Beekeeping in September marks a very busy period of the beekeeping year. Typically this is one of the months when we treat the hives for the varroa mite. Varroa destructor (Acari: Varroidae) is a species of mite – an animal group more closely related to spiders and ticks than to insects. Varroa lives as an external parasite of honey bees. Originally confined to the Asian honey bee, Apis cerana, it has spread in recent decades to the Western honey bee, Apis mellifera. Unlike Apis cerana, our honey bee has few natural defences against Varroa. The mites feed on both adult bees and brood, weakening them and spreading harmful pathogens such as bee viruses.
Infested colonies eventually die out unless control measures are regularly applied. By using an integrated pest management system, varying the ways in which the mites are controlled, the beekeeper can keep on top of the problem ensuring healthy and thriving colonies, so it’s not all doom and gloom.
This is also the time of year to make sure that the colonies will go into winter with enough food. Having taken off the honey it is important to make sure the bees don’t starve to death over winter. They need to have at least 40lbs of stores to see them through the winter. We feed the bees with either a solution of 2:1 sugar syrup or ambrosia syrup which is purchased from the bee suppliers. There is still a flow of Ivy nectar coming in during the Autumn. This honey tends to granulate very quickly in the comb though and the bees need water to break the honey down so that they can consume it. If the weather is bad and the bees can’t get out to collect water this can be a problem. If you see a bee at this time of year with orangy/yellow pollen in her pollen baskets you know she has been working the ivy.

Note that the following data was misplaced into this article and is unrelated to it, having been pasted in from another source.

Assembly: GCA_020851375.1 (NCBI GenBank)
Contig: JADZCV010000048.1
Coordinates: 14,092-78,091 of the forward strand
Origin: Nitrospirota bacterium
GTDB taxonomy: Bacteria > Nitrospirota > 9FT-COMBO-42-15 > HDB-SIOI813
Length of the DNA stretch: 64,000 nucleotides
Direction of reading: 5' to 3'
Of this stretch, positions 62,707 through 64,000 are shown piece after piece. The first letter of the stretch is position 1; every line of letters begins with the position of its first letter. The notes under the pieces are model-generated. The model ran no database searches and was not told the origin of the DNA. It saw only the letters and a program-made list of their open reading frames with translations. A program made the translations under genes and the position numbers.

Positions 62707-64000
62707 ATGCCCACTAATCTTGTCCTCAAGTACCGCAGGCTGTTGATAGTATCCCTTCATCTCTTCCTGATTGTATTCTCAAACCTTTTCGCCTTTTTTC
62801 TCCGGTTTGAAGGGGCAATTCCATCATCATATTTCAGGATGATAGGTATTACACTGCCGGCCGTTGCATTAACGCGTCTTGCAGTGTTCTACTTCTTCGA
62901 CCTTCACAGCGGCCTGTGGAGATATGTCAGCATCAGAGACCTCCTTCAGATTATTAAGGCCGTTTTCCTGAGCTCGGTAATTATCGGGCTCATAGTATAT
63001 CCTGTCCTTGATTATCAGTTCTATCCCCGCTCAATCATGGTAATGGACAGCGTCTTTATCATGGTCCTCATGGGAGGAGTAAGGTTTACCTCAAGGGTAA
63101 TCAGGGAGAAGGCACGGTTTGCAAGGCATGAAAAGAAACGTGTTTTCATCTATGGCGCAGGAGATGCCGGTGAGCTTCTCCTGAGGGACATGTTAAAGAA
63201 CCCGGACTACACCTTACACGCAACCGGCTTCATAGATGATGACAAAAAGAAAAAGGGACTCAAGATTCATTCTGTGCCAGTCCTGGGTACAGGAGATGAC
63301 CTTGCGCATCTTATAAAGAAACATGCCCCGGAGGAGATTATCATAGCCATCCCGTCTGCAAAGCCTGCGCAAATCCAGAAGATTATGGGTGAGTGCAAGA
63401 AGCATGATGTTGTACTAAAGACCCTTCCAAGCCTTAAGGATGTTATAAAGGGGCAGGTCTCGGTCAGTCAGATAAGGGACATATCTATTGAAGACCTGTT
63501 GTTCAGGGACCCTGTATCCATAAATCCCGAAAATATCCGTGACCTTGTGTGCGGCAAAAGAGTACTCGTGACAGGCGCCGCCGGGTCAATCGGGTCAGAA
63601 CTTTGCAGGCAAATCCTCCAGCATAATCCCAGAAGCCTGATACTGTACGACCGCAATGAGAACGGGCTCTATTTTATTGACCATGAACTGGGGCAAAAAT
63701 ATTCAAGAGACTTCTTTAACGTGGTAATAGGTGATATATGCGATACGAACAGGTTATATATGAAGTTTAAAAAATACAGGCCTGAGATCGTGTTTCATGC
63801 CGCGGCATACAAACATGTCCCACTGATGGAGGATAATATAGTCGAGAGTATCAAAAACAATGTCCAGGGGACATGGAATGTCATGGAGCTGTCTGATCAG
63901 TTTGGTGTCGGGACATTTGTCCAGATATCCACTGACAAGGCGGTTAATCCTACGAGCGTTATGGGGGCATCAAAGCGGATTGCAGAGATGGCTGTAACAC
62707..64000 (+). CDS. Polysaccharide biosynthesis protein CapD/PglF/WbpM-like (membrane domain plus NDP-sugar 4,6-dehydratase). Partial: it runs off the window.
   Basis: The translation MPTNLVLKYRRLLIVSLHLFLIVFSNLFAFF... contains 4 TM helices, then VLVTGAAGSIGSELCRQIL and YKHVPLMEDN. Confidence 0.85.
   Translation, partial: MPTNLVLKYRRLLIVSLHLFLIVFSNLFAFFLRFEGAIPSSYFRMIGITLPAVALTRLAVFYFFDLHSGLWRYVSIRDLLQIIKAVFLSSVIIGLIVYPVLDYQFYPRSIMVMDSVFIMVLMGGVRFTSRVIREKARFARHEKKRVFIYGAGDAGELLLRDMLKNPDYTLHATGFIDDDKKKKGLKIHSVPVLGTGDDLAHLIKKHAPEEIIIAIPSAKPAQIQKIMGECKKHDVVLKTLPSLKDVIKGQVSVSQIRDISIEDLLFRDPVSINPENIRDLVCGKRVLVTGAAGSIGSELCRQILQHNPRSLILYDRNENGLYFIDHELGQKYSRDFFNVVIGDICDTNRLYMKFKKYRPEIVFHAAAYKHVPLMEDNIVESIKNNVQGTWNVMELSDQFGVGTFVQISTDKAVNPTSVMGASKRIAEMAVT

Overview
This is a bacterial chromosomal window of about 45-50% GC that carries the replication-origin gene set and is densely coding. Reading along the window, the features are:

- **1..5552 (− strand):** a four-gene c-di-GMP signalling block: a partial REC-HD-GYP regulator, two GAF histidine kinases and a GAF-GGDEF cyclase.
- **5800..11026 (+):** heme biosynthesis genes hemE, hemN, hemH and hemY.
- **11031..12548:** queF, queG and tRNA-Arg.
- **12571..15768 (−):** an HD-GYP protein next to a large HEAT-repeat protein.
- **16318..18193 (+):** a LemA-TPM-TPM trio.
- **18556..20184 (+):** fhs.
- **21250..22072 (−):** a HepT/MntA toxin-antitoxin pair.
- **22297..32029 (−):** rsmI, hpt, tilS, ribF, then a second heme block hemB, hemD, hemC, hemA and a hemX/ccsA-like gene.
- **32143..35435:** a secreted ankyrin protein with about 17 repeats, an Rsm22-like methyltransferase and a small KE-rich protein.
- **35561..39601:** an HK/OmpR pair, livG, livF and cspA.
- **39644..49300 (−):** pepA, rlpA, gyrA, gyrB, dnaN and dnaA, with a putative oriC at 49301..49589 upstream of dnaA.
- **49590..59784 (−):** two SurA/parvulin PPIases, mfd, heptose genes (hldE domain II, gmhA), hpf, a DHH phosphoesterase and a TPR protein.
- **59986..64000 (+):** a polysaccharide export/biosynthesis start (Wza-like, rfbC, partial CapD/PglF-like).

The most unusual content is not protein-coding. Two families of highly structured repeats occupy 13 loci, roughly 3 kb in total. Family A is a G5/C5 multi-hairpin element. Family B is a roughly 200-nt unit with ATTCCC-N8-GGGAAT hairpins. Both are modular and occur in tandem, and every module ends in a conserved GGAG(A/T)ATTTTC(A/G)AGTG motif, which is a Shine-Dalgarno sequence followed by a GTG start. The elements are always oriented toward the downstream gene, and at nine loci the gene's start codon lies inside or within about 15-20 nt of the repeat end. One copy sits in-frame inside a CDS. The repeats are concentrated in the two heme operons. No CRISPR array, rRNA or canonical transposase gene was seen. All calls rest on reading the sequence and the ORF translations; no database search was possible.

If you are at the Newbury Show this weekend why not visit the Newbury and District Beekeepers Association stand in the countryside area of the showground. We love talking about our bees and will have our observation hive on display. Come and see if you can find the Queen!